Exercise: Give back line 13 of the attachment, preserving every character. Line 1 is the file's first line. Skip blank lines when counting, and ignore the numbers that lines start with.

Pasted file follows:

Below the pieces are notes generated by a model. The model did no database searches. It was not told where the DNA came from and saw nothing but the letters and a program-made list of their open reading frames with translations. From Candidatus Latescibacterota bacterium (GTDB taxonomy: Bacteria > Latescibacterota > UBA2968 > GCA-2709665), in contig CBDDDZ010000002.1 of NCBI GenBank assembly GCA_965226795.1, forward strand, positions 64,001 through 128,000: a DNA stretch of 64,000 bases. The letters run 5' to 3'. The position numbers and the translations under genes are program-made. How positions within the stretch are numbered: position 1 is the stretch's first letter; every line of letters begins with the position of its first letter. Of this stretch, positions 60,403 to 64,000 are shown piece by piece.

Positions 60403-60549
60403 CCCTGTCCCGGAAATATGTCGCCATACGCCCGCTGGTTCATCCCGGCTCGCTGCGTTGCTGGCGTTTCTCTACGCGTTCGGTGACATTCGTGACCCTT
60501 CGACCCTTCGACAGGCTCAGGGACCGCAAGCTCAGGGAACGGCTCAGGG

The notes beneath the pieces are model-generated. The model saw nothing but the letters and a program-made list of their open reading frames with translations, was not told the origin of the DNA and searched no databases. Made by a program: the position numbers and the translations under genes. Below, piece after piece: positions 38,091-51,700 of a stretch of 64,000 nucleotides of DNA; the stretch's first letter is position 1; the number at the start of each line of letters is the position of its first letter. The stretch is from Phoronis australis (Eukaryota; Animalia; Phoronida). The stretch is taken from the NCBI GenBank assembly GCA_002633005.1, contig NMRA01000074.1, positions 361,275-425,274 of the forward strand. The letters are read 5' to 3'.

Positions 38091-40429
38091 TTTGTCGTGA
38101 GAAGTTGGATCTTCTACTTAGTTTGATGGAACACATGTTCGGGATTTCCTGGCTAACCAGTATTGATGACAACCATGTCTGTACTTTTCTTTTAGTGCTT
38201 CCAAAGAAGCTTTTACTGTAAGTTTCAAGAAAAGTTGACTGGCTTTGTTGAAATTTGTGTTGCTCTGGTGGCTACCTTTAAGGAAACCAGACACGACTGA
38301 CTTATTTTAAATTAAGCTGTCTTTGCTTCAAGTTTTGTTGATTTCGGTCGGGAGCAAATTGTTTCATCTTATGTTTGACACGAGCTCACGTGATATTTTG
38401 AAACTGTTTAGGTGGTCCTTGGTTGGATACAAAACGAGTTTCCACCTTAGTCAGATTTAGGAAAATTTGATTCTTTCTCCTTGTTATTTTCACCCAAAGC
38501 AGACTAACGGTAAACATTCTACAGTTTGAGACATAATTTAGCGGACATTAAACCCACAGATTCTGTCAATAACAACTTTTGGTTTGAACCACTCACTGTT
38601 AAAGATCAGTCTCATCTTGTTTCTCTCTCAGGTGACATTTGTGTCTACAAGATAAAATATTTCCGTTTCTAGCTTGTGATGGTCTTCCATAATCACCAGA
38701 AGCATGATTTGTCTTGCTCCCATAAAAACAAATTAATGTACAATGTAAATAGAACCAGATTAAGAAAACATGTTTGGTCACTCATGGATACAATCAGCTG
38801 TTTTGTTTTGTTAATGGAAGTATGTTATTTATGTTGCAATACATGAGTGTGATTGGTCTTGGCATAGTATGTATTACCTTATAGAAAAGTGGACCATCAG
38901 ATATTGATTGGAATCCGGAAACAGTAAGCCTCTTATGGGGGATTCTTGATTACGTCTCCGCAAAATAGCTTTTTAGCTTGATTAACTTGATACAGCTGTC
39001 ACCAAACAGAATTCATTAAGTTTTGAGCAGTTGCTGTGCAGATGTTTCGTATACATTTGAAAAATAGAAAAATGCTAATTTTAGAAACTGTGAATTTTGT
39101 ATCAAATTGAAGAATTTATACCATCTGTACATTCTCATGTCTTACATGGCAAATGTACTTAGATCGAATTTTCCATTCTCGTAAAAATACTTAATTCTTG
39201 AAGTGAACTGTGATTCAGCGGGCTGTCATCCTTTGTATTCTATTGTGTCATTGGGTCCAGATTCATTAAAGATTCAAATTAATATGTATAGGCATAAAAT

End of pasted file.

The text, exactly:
38601 AAAGATCAGTCTCATCTTGTTTCTCTCTCAGGTGACATTTGTGTCTACAAGATAAAATATTTCCGTTTCTAGCTTGTGATGGTCTTCCATAATCACCAGA